About Sayler / Morris:
Sayler / Morris use diverse media and participatory projects to investigate and contribute to the development of ecological consciousness. They are also co-founders of The Canary Project, a studio that produces and supports art and media about ecological issues. Their work has been exhibited in diverse venues internationally, including: MASS MoCA, The Cooper Hewitt Design Museum, the Walker Art Center, The Kunsthal Museum in Rotterdam, The Museum of Contemporary Art/Denver, the Museum of Science and Industry (Chicago, IL), etc. Sayler / Morris have been Smithsonian Artist Research Fellows and Artist Fellows at The Nevada Museum of Art’s Center for Art + Environment. In 2008-2009 Sayler and Morris were Loeb Fellows at Harvard University’s Graduate School of Design. In 2016, they were awarded the 8th Annual David Brower Art/Act Award. They currently teach in the Transmedia Department at Syracuse University, where they co-direct The Canary Lab.
About Ian Boyden:
Ian Boyden—artist, writer, and curator—investigates relationships between the self and the natural world. Linking the literary, material, and visual imaginations, Boyden’s work explores our awareness of and influence on our ecologies. Consistent across his productions are his interests in material relevance and place-based thought, as well as a deep awareness of East Asian philosophies and aesthetics. He studied for many years in China and Japan, and holds degrees in the History of Art from Wesleyan University and Yale University. In addition to his independent projects, he also collaborates with scientists, poets, composers, and other visual artists. He has exhibited widely, including a solo exhibition in China at the I.M Pei-designed Suzhou Museum. His books, paintings, and sculptures are found in many public collections including Reed College, Stanford University, the Portland Art Museum, and the Victoria & Albert Museum.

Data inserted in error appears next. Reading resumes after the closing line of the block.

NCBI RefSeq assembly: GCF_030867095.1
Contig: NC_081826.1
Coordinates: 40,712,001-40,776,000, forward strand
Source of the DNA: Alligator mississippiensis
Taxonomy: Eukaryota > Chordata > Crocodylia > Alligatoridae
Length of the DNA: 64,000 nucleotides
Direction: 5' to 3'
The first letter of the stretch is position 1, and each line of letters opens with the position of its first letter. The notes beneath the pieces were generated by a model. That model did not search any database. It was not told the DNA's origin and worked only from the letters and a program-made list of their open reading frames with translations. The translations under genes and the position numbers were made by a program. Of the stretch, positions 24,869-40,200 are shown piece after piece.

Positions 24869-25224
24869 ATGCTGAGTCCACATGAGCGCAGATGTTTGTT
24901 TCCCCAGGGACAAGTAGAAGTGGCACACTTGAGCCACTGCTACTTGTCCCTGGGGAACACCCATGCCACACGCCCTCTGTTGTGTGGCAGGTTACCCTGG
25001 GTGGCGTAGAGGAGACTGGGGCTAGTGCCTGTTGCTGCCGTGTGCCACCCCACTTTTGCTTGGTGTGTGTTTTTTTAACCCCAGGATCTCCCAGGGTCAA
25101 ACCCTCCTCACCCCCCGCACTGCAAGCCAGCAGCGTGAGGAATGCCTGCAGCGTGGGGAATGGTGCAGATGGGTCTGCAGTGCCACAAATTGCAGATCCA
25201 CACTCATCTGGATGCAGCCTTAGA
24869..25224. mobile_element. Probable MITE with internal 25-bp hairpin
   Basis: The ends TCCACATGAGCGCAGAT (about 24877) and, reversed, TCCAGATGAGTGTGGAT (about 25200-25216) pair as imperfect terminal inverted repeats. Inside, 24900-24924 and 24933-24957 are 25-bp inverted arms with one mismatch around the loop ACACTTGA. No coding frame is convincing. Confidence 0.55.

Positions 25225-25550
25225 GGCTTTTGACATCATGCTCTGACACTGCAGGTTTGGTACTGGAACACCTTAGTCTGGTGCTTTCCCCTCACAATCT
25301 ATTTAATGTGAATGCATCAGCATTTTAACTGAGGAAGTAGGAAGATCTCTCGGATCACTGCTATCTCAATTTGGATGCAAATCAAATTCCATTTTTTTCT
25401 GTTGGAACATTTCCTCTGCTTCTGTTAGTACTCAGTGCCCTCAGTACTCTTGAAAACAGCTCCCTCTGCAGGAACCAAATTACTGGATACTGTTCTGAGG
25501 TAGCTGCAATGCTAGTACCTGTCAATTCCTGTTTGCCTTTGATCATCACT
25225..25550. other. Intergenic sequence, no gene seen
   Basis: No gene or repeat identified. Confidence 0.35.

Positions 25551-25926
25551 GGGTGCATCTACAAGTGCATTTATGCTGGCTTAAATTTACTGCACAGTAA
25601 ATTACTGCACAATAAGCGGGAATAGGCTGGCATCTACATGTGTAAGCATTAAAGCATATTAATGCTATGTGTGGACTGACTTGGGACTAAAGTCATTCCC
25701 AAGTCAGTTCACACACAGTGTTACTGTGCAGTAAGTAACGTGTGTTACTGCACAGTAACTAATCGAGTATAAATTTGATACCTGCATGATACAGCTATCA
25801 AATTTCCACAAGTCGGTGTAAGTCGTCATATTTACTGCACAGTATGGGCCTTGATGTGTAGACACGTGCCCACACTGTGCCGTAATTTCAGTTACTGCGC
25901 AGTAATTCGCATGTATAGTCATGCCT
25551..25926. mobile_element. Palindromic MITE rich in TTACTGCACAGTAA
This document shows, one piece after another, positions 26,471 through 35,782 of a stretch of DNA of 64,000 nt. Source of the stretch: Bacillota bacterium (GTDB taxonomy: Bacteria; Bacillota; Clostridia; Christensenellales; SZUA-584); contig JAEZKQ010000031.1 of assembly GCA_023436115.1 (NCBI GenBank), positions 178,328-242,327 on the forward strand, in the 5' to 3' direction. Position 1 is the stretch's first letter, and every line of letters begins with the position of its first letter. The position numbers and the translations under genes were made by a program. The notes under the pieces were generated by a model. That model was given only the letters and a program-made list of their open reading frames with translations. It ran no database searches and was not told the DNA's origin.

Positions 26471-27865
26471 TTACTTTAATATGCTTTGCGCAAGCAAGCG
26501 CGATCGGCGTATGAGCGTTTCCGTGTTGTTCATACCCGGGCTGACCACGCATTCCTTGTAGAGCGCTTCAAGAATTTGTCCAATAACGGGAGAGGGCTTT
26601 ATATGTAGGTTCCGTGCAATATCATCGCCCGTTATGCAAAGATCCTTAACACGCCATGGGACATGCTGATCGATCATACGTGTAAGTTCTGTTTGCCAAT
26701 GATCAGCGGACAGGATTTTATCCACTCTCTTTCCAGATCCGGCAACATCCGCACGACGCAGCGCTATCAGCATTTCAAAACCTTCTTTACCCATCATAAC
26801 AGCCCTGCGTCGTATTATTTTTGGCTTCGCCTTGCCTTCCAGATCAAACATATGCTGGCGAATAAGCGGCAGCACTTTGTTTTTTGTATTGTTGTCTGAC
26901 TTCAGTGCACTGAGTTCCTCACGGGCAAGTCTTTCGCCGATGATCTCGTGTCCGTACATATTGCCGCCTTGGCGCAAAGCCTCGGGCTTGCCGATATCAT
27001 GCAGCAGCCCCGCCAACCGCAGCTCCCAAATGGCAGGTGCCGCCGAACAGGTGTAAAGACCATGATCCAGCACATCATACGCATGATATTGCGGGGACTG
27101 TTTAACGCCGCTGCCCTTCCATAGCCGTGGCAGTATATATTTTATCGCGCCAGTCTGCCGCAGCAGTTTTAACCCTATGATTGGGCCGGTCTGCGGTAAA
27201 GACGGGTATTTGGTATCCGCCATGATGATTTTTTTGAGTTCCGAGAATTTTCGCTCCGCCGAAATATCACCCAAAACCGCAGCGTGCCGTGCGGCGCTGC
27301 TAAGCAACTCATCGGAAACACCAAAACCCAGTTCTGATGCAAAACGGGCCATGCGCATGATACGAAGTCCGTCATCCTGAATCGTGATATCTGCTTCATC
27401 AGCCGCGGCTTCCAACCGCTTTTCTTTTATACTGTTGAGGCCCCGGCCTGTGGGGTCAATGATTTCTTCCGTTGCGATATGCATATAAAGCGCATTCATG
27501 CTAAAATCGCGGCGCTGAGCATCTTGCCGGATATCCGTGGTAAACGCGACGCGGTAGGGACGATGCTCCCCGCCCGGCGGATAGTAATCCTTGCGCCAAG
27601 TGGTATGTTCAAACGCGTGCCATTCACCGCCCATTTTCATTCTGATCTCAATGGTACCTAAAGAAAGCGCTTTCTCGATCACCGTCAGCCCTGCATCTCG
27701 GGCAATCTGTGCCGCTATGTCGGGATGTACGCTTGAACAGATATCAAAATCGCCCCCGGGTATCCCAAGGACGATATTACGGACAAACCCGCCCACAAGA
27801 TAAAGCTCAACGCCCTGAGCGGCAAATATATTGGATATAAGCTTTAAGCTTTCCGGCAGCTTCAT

About the Poetry Foundation
The Poetry Foundation, publisher of Poetry magazine, is an independent literary organization committed to a vigorous presence for poetry in our culture. It exists to discover and celebrate the best poetry and to place it before the largest possible audience. The Poetry Foundation seeks to be a leader in shaping a receptive climate for poetry by developing new audiences, creating new avenues for delivery, and encouraging new kinds of poetry through innovative literary prizes and programs. For more information, please visit poetryfoundation.org.
About the American Writers Museum (Opening May 16, 2017)
The mission of the American Writers Museum is to engage the public in celebrating American writers and exploring their influence on our history, our identity, our culture, and our daily lives.
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Chicago, IL 60601
Carey Cranston, President, American Writers Museum